The most basic response you'll get to this question is that tables are meant for tabular data while table-less styling using xHTML/CSS is used for layout.
When coding table-less, it's not just about using CSS and avoiding the <table> tags... It's about making the site Search Engine Optimized (SEO), making the code semantic (for screen readers), and increasing page loading speeds while minimizing the amount of markup used in the code.
All of this can be argued one way or another, but in general; that's your normal response to such a question.
And yes, many people have created a site "completely table-less"; it's not hard.
Tableless web design (or tableless web layout) is a method of web design and development without using HTML tables for page layout control purposes. Instead of HTML tables, style sheet languages such as CSS (Cascading Style Sheets) are used to arrange elements and text on a web page. CSS was introduced by the World Wide Web Consortium (W3C) to improve web accessibility and to make HTML code semantic rather than presentational.
I'm now getting really bored of these thread's. It's the same thing over and over again, which produces no new answers. Sort of like the vb vs ipb, or mac vs pc debates. Is there no way we could sticky some sort of article about the advantages and disadvantages of using tables or css in structuring a design?
Maybe we should write something like that in our header ? so everyone will notice what is going on.. and none will ask this question .. It is so basic thing that table less designs are a must ! everyone should code his websites into table less designs also if using cms'ses Im also always sugesting cms'ses that gives table less output.. they are simple better !
Tableless designs are always better. The benefits of tableless designs are as follows:
Reduce web page download time
Convert your web site to CSS design and reduce your web site size by 2 to 5 times. This means the download time will at least decrease by two times or more (depending on the amount of images you have).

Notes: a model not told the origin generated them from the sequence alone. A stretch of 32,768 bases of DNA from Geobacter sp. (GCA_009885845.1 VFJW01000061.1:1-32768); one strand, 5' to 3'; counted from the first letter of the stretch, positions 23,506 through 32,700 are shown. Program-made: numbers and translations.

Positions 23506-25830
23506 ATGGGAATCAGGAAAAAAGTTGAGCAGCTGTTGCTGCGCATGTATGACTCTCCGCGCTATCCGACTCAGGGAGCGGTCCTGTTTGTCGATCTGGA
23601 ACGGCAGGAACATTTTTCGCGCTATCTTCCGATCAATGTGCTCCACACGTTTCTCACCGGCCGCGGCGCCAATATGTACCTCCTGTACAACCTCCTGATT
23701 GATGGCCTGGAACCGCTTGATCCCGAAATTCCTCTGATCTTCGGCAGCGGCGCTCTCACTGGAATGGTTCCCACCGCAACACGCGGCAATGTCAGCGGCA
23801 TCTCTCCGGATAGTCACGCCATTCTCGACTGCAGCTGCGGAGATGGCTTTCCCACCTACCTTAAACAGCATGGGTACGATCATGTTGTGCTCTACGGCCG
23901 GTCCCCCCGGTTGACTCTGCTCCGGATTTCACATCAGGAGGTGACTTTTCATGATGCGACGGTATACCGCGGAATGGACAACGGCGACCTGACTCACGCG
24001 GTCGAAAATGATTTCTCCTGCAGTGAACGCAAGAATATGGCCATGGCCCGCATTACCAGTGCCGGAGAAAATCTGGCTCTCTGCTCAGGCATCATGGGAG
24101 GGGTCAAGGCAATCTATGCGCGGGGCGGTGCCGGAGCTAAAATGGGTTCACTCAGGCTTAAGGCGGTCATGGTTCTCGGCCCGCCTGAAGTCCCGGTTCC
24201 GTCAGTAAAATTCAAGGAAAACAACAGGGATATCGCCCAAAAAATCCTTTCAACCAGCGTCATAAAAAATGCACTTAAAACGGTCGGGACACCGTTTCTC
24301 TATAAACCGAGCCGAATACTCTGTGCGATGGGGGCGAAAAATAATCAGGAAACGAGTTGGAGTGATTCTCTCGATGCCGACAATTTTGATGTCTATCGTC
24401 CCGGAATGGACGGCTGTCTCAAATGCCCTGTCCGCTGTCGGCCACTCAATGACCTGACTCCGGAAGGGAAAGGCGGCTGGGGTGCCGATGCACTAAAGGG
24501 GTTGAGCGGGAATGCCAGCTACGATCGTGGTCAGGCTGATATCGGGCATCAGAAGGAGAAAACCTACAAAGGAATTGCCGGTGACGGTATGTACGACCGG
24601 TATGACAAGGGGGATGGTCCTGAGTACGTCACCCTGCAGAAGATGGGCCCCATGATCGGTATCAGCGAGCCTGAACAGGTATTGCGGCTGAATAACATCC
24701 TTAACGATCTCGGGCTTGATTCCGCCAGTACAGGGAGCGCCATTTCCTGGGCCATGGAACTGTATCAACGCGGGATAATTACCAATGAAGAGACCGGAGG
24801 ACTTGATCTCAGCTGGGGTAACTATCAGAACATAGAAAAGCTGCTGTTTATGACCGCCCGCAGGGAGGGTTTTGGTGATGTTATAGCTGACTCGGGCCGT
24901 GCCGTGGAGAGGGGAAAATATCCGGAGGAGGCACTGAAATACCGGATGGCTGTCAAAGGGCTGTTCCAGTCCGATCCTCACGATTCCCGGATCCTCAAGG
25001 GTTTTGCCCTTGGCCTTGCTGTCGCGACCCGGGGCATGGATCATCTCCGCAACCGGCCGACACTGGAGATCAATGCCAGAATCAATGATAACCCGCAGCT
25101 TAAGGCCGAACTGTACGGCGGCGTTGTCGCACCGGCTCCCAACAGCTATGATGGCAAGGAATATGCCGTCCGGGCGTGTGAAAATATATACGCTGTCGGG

* tables occupy from 20% to 80% more code real estate than simple, correct HTML markup: this reduces the web site size, download and customer waiting time
* as browsers display anything in a table after they scan it twice, it takes a lot of time to load a table (especially those used for design purposes)
* also, the CSS files are cached on a server, but tables in HTML files are not - the browsers load them again every time they see them
Edit your site easily
Design your site with CSS and maintain your site easily by adjusting just one file to change the appearance of a single element throughout the whole site.
Make your web site screen size friendly
Bandwidth & Rendering
Tableless design means less bandwidth. If you link in a CSS file, a browser will cache it on 1st load of a page and on further navigation only page structure itself is being downloaded. In addition to traffic cuts it significantly reduces page latency as well.
Prioritizing Cascading Style Sheets will also ease the process of porting a site to various platforms, e.g. mobile phones, handhelds, etc. or usage, e.g. printing. Not to mention making the site reachable for a screen reader or braille device.
With CSS site layout is kept apart from its structure and is centralized. That makes site design a lot easier to change. For example changing 1 single digit in CSS may increase or decrease font size of an headline on each and every page of a site.
CSS is a reusable resource as opposed to the inline definitions of HTML.
Naturally, when it comes to tables, one often comes across such an issue as fixed widths, heights or font sizes. Implement CSS and you get a web site, which will fit the browser window on any screen resolution. Also, it's font will increase or decrease if your visitor adjusts his browser settings (does not happen with fixed font sizes [px]).
Increase your web site usability and acessibility
Get Cascading Style Sheets for various media (screen, print, mobile, aural, tv, etc) to make your web site usable and accessible for even more visitors.